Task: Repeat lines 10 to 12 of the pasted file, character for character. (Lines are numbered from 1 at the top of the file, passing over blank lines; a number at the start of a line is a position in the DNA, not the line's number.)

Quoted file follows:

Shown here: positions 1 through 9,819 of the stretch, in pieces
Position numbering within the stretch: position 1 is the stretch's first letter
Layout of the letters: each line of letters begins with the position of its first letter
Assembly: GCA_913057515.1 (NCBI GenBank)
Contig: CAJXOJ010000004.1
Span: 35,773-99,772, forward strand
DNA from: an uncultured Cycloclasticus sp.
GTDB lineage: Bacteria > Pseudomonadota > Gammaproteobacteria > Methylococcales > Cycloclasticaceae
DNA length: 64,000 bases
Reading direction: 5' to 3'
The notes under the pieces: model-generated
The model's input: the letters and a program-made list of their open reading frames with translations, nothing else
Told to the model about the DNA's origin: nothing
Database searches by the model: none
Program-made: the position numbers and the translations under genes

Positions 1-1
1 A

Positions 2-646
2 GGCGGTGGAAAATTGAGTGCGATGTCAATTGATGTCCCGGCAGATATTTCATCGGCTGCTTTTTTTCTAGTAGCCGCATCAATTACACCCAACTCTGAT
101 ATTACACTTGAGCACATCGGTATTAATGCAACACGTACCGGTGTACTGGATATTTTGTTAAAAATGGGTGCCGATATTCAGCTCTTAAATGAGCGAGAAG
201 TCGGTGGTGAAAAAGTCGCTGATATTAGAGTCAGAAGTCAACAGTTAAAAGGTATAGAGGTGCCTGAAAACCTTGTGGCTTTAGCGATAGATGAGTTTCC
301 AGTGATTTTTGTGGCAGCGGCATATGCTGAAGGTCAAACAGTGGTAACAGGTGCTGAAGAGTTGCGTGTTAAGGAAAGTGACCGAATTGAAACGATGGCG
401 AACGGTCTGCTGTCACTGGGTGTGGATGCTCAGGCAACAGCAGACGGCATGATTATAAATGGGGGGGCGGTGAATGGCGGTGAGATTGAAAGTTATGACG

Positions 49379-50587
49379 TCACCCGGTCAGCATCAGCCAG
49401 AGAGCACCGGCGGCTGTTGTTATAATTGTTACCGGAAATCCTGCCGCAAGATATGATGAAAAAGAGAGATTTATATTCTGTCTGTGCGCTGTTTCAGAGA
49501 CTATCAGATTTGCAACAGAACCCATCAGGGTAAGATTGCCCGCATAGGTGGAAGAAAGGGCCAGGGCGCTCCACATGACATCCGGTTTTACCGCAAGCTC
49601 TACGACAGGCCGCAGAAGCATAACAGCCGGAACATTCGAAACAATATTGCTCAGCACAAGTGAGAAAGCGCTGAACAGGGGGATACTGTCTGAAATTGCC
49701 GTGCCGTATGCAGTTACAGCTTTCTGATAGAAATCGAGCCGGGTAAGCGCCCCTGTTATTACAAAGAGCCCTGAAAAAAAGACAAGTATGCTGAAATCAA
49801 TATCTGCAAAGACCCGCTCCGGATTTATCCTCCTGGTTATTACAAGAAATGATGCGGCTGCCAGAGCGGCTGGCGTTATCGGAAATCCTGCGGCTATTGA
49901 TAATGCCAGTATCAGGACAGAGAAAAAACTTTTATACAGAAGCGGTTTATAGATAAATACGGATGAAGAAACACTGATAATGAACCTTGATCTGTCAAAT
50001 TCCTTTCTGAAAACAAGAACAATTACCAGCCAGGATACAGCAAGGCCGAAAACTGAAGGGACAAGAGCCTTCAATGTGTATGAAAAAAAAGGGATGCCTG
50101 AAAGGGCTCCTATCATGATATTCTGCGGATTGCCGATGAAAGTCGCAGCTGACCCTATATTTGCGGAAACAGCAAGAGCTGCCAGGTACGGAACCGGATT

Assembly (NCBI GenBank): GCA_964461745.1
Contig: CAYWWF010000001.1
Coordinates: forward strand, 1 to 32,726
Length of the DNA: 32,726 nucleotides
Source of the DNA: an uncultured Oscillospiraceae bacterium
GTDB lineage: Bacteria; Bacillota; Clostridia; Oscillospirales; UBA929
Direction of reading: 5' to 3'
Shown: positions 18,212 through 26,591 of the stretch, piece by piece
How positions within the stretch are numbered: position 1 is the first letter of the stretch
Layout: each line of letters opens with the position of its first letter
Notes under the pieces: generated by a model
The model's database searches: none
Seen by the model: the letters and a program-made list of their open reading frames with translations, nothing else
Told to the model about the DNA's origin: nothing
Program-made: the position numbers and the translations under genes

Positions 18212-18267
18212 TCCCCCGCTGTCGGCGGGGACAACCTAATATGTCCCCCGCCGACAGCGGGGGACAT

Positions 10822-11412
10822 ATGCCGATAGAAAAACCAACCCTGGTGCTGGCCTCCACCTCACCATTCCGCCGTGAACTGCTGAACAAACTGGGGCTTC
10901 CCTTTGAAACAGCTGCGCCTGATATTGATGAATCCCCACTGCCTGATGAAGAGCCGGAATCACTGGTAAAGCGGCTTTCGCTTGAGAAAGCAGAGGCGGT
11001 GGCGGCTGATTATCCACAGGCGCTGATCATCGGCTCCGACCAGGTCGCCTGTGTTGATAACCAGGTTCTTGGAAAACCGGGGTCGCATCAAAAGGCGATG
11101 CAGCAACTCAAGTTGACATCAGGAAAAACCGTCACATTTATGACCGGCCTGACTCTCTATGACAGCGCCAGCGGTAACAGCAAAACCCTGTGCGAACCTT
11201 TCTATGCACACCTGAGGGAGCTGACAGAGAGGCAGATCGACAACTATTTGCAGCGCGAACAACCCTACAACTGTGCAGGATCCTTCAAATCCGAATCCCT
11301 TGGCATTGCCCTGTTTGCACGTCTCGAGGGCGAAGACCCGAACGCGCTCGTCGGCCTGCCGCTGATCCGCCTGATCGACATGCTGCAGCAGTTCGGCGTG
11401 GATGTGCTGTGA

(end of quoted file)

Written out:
Reading direction: 5' to 3'
The notes under the pieces: model-generated
The model's input: the letters and a program-made list of their open reading frames with translations, nothing else